David Streitfeld in NYT:
No need for tears, but the well-off are losing their master suites and saying goodbye to their wine cellars.
The housing bust that began among the working class in remote subdivisions and quickly progressed to the suburban middle class is striking the upper class in privileged enclaves like this one in Silicon Valley.
Whether it is their residence, a second home or a house bought as an investment, the rich have stopped paying the mortgage at a rate that greatly exceeds the rest of the population.
More than one in seven homeowners with loans in excess of a million dollars are seriously delinquent, according to data compiled for The New York Times by the real estate analytics firm CoreLogic.
By contrast, homeowners with less lavish housing are much more likely to keep writing checks to their lender. About one in 12 mortgages below the million-dollar mark is delinquent.
Though it is hard to prove, the CoreLogic data suggest that many of the well-to-do are purposely dumping their financially draining properties, just as they would any sour investment.
“The rich are different: they are more ruthless,” said Sam Khater, CoreLogic’s senior economist.
Were these borrowers really “rich”? Or did they just buy more home than they could really afford? The “movin’ on up” theme for distressed properties is something we’ve been discussing for some time. We’re all subprime now! Obviously more distressed sales will put downward pressure on prices in these areas.
It’s a bit hard to comprehend that this housing/foreclosure crisis stuff has been going on for…fucking years already. As is so often the case, the maintstream media got it completely wrong initially, painting it as a “subprime” crisis due to bad behavior by unworthy brown people.
One has to be cautious in invoking cultural stereotypes. However, when the subject of defaults or mortgage mods comes up here and in other forums, almost inevitably some readers will start off on a bit of a rant: “I pay my mortgage/rent, why should these people get a break?” And these discussions often take a personal tone, as in they resent neighbors getting a break, or they claim to know someone who went hog wild spending on their home ATM and have now had their comeuppance (having never met anyone like that, I cannot verify if this pattern is anywhere near as prevalent as it is alleged to be). The problem is that their willingness to see their neighbors suffer, when it really is their neighbors, is cutting off their nose to spite their face, since foreclosures, particularly when homes sit vacant, drag all property values nearby down.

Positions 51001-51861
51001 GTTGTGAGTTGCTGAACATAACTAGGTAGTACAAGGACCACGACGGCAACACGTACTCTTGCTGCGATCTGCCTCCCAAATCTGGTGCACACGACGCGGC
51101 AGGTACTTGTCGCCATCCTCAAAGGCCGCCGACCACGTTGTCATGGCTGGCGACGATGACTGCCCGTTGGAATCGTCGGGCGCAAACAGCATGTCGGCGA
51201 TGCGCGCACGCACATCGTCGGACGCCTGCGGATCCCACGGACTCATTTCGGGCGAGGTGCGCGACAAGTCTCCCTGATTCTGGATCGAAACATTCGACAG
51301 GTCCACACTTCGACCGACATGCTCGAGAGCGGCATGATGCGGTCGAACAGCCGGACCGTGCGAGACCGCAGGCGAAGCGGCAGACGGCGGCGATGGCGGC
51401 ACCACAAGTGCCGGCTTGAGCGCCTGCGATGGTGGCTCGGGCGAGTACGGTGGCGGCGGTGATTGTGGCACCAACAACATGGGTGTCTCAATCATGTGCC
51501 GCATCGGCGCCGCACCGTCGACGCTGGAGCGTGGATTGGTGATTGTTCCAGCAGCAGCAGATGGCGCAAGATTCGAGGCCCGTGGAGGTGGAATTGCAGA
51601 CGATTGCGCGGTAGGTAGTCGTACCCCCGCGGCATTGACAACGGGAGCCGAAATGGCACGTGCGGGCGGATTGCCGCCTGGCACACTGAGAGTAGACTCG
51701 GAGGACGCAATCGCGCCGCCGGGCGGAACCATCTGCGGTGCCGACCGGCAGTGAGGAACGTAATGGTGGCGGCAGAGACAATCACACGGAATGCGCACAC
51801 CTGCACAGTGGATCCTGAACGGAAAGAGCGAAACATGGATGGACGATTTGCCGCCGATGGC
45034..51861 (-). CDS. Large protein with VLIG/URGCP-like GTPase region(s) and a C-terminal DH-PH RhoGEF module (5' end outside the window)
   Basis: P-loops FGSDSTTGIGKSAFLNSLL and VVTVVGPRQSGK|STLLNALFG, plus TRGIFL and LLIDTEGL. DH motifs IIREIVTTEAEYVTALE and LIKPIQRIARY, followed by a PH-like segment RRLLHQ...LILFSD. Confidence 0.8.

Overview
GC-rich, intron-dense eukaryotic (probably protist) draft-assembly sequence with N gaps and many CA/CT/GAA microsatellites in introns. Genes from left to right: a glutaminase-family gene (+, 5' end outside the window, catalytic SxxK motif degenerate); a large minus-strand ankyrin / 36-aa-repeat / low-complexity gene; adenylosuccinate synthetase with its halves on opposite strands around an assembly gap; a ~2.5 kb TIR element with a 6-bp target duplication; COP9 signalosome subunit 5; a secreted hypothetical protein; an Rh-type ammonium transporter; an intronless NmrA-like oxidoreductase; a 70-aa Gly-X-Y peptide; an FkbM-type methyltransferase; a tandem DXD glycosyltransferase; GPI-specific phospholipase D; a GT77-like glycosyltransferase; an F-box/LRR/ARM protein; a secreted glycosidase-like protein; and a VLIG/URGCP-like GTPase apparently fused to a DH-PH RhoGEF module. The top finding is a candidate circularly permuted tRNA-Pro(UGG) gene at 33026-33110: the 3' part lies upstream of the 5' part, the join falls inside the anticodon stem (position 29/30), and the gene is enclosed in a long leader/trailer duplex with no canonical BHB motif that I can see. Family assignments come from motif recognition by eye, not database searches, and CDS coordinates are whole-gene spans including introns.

The perverse part is a New York Times article today indicates that the affluent are far less burdened by consideration of morality in their financial decisions, including their mortgages: “’The rich are different: they are more ruthless,’ said Sam Khater, CoreLogic’s senior economist.”
Default rates are highest among plus million dollar properties. The problem with the NYT account is that it discussion of defaults at the high end mixes apples and oranges. Defaults on second homes are mingled with defaults on primary residences. Second homes are the first to go when financial stresses become acute. And because a lot of borrowers claimed that vacation digs were primary residences to borrow on better terms, there isn’t an easy and obvious way to construct clean data sets (as in defaults on primary residences by income level or home price v. those on second homes).
First, are we talking about “the rich”, or just people who live in areas with expensive real estate? For anyone not from this continent (perhaps including the Times reporter), similar homes vary widely in price across the nation, as this CNN survey reminds us:
This [2009 Coldwell Banker Home Price Comparison] index, released Wednesday, is an “apples-to-apples” comparison of similar homes in so-called “move-up buyer” neighborhoods. It compares the prices charged for 2,200-square-foot, four-bedroom, two-and-one-half bath, single-family homes in more than 300 markets around the nation.
The overall U.S. average for such a house is $363,401, but in Grayling [MI], it sells for just $112,675, the most affordable market in the nation.
La Jolla [CA], on the other hand, is the most expensive; a comparable house there goes for a cool $2.125 million. That more than $2 million disparity is up from 2004, when the spread between the most expensive and most affordable towns was $1.5 million.
So – is this CoreLogic study making any adjustments for owner income and average local prices? Can we safely conclude that “rich” Californians in million dollar homes are defaulting more frequently than admirable proles in their modest $100,000 homes in the heartland?
Or (dare we ask) is it possible that the biggest mortgages are more likely to be found in the areas that saw the biggest bubble in real estate prices and have subsequently seen the greatest declines? If Core Logic is not controlling for regional variations in price than we aren’t really looking at “rich” versus “the rest of us”; we are looking at an inconclusive mix of rich v. poor and bubble areas v. rationally non-exuberant areas. Per this Housing Tracker data, a million dollar home in San Jose is at the 75th percentile of listed homes; in Cleveland, the 75th percentile value is $229,000 and a million dollar home (let alone mortgage) is off the charts.